Last month we hit a milestone in our house and my oldest daughter got her license. And not the drive-in-the-car-with-your-mom-while-she-yells-and-hangs-on-for-dear-life kind of license. It’s the “Mom, I am taking your car to the movies and then to McDonald’s with all my friends” kind of license.
And I have to be honest with you, while part of me was super excited that I could now make her drive to get all my groceries (don’t judge me), the other part of me was absolutely terrified. Like, every horrible car accident you’ve ever seen in the movies terrified.
And not because she can’t drive. Trust me, I’ve got $2000 worth of Deans Defensive Driving School invested in this kid and I feel totally confident in her ability to safely maneuver the roads. It’s because I am a mom and that is what we do. We worry.
It’s been a few weeks now and I’ll be honest, I don’t worry about her driving as much as I used to, but occasionally, worry creeps up on me again. And not just about driving, I worry about all kinds of things when it comes to my kids. I wish I could say it started the day she got her license but as every mom knows, it starts the moment they are conceived.
Cue pregnant Laila now: “Are they alive in there? Are they healthy? What if something is wrong?” Or “I had a Starbucks caramel macchiato last week with a double shot of espresso and turkey sub for lunch—I’ve definitely screwed her up now.”
Fast forward to the delivery and anyone who has ever had a newborn can tell you how terrifying that is. “Why are they twitching? They look weird, I’m sure they have Parkinson’s, Google told me they have Parkinson’s. Are they eating enough? Are they eating too much?”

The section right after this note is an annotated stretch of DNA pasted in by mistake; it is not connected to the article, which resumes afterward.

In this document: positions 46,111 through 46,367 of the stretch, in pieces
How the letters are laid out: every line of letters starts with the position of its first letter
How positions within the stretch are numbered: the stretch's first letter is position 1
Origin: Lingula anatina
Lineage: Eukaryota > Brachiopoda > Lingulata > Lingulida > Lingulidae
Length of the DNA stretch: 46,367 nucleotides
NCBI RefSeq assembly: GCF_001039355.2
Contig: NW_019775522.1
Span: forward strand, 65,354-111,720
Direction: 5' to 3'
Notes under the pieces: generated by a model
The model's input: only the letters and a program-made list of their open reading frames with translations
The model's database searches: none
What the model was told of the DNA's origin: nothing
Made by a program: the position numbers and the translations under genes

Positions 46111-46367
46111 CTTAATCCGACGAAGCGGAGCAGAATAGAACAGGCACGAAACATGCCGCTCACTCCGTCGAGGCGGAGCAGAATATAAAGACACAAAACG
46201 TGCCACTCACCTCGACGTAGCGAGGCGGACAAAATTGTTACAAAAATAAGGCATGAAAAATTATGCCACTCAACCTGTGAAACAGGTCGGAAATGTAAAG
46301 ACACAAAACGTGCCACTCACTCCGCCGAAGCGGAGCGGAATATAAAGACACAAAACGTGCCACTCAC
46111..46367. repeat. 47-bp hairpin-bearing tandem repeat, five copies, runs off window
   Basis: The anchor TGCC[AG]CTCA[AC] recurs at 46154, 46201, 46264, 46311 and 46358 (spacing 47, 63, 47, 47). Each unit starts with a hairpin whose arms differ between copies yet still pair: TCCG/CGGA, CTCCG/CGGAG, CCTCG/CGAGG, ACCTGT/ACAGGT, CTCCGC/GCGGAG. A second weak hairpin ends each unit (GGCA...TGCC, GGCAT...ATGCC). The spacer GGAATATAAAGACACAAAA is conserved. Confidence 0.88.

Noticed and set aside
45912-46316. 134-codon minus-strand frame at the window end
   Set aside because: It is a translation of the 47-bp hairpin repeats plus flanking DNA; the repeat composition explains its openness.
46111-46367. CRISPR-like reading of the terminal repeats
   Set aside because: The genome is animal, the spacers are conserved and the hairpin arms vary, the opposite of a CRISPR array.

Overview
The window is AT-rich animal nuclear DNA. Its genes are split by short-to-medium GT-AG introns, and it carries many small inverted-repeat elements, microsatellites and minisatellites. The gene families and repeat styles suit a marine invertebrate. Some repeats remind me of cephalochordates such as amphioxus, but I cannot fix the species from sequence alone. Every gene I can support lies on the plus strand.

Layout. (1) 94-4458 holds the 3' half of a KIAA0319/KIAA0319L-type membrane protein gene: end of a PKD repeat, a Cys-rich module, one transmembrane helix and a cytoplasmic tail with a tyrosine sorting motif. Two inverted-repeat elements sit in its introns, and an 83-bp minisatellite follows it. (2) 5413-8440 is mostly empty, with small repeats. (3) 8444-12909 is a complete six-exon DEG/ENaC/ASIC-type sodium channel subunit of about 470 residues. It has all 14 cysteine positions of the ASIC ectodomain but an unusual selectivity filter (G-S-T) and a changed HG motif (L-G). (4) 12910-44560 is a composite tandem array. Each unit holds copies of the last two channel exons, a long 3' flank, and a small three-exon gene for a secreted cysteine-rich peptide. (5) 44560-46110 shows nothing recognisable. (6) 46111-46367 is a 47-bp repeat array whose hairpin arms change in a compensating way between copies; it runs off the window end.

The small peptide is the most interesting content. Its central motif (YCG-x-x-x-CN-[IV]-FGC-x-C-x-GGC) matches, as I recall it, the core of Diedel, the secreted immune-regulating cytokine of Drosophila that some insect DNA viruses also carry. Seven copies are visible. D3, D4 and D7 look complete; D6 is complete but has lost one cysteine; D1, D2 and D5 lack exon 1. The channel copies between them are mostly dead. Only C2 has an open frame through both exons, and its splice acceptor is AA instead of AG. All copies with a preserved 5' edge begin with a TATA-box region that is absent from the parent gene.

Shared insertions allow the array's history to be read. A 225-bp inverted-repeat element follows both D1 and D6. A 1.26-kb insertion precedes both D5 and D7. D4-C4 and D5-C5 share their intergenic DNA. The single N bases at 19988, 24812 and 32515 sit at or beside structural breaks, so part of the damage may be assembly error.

Fast forward a few more years and you will find yourself hyperventilating outside the window of a kindergarten classroom because you know they are going to fall apart without you and the separation anxiety will surely cause them to need years and years of expensive therapy.
Okay, you’re probably reading this and imagining that I am some kind of crazy helicopter mom with a fanny pack full of bandages and hand sanitizer, and while there’s nothing entirely wrong with that (I do love a nice fanny pack), I can assure you, I am just a mom and I worry. All. The. Time.
Don’t act like you don’t do it too. We all do it. I’m pretty sure it just comes with the territory. Or so I thought.
You Can’t Trust God and Worry at the Same Time
Last week, I was driving to work and thinking about all the things I needed to do for my kids that day and feeling totally overwhelmed. I knew there was no way I could possibly accomplish them all, and I started to spiral. I was totally convinced that somehow, someway, there would be a butterfly affect that comes full circle and punishes me for being a terrible mother.
And in that moment I felt the Lord say to me “Laila, don’t you trust me?” Of course I trust you, Lord. I just have to think about all these things… Again: Laila do you TRUST me? Wow. Talk about putting me in my place.
I wish I could say in that exact moment I saw the heavens open up and I suddenly felt totally better, but I didn’t. Not right away anyway. But it did get me thinking a lot about this whole motherhood journey and about how much we as moms worry. It got me thinking about what I was thinking about.
See, I’d like to think I’m strong in my faith. I trust God with so many things in my life. I trust Him with my job, I trust Him with my finances, I trust Him with my marriage, and I even trust Him with my soul. But for some reason, when it comes to my children, I seem to keep them wrapped tightly in my arms, and in my mind, and in my heart, like I am the one who is supposed to protect them from every possible thing that could ever go wrong and lead them to a path of safety. Talk about a lot of pressure…
Of course, if you asked me, I would say I trust Him with my children, and I would probably honestly believe in that moment that I did. But when I actually sat down and took an inventory of my thoughts, I realized all my life there has been two constant parallels. I trust the Lord and I worry. And the Lord really started speaking to me about how I cannot do both at the same time.
Worry is the opposite of trust.